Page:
LITTLE ELM — In the age of constant and ubiquitous video surveillance, using that kind of “virtual eyewitness” technology has become another tool in combating crime and solving criminal cases.

Little Elm Police Department’s new Video Crime Watch Program asks for cooperation from residents, property management companies, and business owners who may have a surveillance system on their property. The program creates and maintains a town-wide database of cameras whose owners register the devices, Police Sergeant Marcus Maxie said.

Individuals or businesses who register for Video Crime Watch are placed in the database sorted by location. When an incident occurs near the address on record, a request is issued by the police for the camera operators to review their footage. Should the homeowner or business owner determine that their footage may be of assistance, they will alert investigators, who will then ask to review it or make a copy.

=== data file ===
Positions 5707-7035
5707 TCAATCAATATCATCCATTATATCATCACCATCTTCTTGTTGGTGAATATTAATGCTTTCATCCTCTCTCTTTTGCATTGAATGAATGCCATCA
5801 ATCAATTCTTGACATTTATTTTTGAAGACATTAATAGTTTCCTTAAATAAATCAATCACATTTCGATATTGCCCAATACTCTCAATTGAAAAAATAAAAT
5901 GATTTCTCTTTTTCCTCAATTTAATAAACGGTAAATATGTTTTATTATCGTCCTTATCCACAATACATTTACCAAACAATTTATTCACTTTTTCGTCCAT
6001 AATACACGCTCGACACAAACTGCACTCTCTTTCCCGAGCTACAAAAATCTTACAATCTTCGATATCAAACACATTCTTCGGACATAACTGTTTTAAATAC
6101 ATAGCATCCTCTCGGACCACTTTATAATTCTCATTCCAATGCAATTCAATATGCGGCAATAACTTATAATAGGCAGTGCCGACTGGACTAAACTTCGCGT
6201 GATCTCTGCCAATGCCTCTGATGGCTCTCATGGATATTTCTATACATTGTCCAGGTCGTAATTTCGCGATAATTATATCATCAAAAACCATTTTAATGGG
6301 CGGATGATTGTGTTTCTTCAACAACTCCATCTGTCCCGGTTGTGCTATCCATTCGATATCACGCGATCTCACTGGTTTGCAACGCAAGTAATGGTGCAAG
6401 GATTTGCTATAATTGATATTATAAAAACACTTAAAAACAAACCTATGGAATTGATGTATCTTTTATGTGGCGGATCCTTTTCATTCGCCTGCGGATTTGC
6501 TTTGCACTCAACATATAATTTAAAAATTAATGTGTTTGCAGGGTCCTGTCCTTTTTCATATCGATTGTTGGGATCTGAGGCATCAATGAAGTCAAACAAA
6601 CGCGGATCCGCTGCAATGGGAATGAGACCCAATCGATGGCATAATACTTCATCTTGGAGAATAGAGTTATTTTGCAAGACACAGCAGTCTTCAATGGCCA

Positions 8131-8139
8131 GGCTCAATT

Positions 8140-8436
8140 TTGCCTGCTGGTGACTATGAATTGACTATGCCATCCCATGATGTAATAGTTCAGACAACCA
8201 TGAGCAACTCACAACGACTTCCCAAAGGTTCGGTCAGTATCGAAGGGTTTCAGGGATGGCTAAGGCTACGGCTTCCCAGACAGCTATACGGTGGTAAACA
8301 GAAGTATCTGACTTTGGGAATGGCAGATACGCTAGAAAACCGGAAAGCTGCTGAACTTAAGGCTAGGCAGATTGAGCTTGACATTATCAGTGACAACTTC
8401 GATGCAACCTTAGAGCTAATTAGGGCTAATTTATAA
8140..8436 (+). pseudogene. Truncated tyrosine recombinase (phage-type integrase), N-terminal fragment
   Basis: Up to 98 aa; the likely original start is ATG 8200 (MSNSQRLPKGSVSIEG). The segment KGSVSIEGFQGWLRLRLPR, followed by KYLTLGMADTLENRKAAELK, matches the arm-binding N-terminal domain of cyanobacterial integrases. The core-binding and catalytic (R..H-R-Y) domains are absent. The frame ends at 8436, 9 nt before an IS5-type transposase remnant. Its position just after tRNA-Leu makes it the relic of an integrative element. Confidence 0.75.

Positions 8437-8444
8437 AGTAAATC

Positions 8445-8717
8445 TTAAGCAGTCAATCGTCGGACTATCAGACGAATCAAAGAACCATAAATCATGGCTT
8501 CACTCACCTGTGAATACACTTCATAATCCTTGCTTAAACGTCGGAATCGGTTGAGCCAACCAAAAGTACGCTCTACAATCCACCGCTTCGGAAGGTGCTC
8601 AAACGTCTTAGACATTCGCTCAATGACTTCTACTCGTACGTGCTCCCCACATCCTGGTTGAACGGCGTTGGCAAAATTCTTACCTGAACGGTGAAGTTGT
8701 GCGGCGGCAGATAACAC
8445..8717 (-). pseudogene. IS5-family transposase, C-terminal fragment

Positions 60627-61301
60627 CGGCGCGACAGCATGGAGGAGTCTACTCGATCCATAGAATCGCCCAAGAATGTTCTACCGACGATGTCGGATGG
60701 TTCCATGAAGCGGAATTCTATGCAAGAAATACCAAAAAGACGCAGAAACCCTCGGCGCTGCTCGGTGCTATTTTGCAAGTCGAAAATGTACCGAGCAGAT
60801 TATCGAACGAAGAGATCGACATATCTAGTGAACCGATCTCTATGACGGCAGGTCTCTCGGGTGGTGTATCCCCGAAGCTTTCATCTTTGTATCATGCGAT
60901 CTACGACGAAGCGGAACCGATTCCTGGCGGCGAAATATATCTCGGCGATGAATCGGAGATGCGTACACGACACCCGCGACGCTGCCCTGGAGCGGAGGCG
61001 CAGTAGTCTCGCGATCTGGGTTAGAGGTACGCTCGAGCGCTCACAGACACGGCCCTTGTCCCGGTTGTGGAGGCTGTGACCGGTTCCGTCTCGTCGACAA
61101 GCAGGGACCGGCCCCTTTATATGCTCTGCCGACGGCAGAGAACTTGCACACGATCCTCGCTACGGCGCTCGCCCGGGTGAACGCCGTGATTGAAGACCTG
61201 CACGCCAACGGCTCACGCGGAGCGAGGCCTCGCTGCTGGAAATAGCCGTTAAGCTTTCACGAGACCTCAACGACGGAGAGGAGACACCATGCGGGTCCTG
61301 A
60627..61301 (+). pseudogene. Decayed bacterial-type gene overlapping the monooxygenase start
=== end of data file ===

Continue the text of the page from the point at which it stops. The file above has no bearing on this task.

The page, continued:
“It’s a proven fact that acting quickly after a crime is committed increases the chances of solving it,” Maxie said. “Obviously, the use of video footage can add another level of reliability to that process. In addition, video evidence aids immeasurably in making and closing cases.”

An application to participate in the program is necessary, and there is no charge to participants.

“There are more and more video surveillance systems in place throughout town, and the evidence they might contain can be critical when investigating a crime,” he said.

More information on the program can be obtained by contacting the Little Elm Police Department at (214) 975- 0460 during regular business hours. An online registration for the program is available at